When I asked Sam what he thinks of when I mention the Library Commission he responded: Its laid back, there is support for new ideas and ways of doing things, and a great group of people. When Sam isn’t working at the Commission, he enjoys light workouts, chen style tai chi, gardening, fixing things, visiting botanical gardens, and ballroom dancing. He is the father to a daughter (age 9) and a son (age 5). If he could choose any other profession he would like to found and run non-profits supporting the local community. Likely these would be bringing a large scale botanical Garden or an Asian Cultural Center (tai chi and Asian botanical garden or self-realization center) to Lincoln. Sam describes himself as non-fiction reader and a lowbrow fiction reader, with his favorite authors including John Waters, Raymond Carver, Charles Bukowski, Albert Camus, and Larry Brown. It’s not uncommon for Sam to have 40 or more items borrowed from the Lincoln City Library at one time, including kids’ books and DVDs. A perfect day might include a favorable climate, sleeping late, drinks, napping, dinner, and late night salsa dancing. It’s wonderful to have Sam at the Library Commission after he has served other Nebraska State Agencies so well.
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Gov. Ricketts Names Appointments to Nebraska Library Commission

FOR IMMEDIATE RELEASE
October 12, 2016

FOR MORE INFORMATION
Mary Jo Ryan
402-471-3434
800-307-2665

Gov. Ricketts Names Appointments to Nebraska Library Commission

Gov. Pete Ricketts recently appointed Charles (Chuck) Peek, of Kearney, and Sandra (Sandy) White, of Sidney, to three-year terms on the Nebraska Library Commission. Gov. Ricketts also reappointed Michael LaCroix, of Omaha, to a second three-year term.

A former member of the board for Kearney Public Library, Chuck Peek is an Emeritus Professor of English at University of Nebraska at Kearney (UNK). He served for some time as a board member and president of the Nebraska Center for the Book, and received its Mildred Bennett Award in 2011. Since retiring in 2008, he has published two books of poetry and one volume of homilies given at Red Cloud’s Grace Church for Cather events—and currently serves on the Willa Cather Foundation Board of Governors. Chuck teaches occasionally for Kearney’s Senior College, Lincoln’s OLLI, and the Bishop Kemper School for Ministry in Topeka.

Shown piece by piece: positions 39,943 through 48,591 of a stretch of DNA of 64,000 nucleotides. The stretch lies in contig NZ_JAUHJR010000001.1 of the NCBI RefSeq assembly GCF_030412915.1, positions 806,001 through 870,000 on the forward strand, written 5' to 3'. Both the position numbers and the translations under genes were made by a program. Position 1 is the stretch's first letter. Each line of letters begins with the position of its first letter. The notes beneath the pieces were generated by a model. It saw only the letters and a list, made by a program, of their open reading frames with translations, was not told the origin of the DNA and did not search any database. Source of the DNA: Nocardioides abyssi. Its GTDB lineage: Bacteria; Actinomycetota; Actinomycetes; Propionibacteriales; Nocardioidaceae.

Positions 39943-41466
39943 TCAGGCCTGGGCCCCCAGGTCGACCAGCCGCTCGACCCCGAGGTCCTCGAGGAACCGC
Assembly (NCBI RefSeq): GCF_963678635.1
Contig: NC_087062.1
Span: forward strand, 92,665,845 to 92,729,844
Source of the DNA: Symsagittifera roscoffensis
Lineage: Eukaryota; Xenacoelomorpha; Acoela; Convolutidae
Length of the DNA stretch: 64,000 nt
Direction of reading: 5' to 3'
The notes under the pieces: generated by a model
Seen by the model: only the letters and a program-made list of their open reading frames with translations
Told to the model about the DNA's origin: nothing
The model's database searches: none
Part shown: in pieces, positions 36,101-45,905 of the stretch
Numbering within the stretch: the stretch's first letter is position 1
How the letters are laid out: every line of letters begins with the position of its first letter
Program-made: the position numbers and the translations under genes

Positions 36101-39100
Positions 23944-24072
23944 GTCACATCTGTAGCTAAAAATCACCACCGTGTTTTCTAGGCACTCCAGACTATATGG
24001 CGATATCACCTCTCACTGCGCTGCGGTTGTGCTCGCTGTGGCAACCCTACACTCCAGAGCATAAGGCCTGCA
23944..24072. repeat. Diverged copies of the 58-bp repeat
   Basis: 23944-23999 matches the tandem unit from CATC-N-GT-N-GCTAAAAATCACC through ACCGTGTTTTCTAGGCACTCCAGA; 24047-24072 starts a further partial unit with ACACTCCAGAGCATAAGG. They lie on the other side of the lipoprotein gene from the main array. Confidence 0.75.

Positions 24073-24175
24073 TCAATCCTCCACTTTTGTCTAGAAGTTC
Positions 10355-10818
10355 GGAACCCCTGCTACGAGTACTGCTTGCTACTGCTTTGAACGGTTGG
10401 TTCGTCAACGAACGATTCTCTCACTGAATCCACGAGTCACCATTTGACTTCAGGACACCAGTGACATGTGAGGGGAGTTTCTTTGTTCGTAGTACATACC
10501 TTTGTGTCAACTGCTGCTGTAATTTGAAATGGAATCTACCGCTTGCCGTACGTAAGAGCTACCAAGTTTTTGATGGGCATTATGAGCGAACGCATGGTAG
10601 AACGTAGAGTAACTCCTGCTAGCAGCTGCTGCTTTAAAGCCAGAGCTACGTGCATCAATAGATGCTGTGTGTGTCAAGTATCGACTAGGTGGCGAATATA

Sandy White was a Nebraska educator for more than forty years. Before retiring, she served panhandle schools for several years as the Library-Media Services Director for Educational Service Units 13 and 14. She served on the board of the Western Library System (formerly known as the Panhandle Library System). She also served on the board, including a term as president, of the Nebraska School Library Association (formerly known as the Nebraska Educational Media Association). She currently serves on the board of the Sidney Public Library.

Michael LaCroix served as Director of the Reinert-Alumni Memorial Library at Creighton University and as interim dean of the University of Nebraska Omaha’s Dr. C.C. and Mabel L. Criss Library. He formerly served as library director at Greensboro College and Wingate University in North Carolina, and at Albright College in Pennsylvania. He is a member of the board of directors for United for Libraries, a division of the American Library Association (ALA), and previously served on the Nebraska State Advisory Council on Libraries—including a term as chair—and on the North Carolina State Advisory Council on Libraries. LaCroix was elected to the board of directors of ALA’s Association of College and Research Libraries and served as Nebraska’s representative to the Online Computer Library Center Member’s Council. Formerly the treasurer of the Nebraska Library Association (NLA), he chaired the NLA College and University section.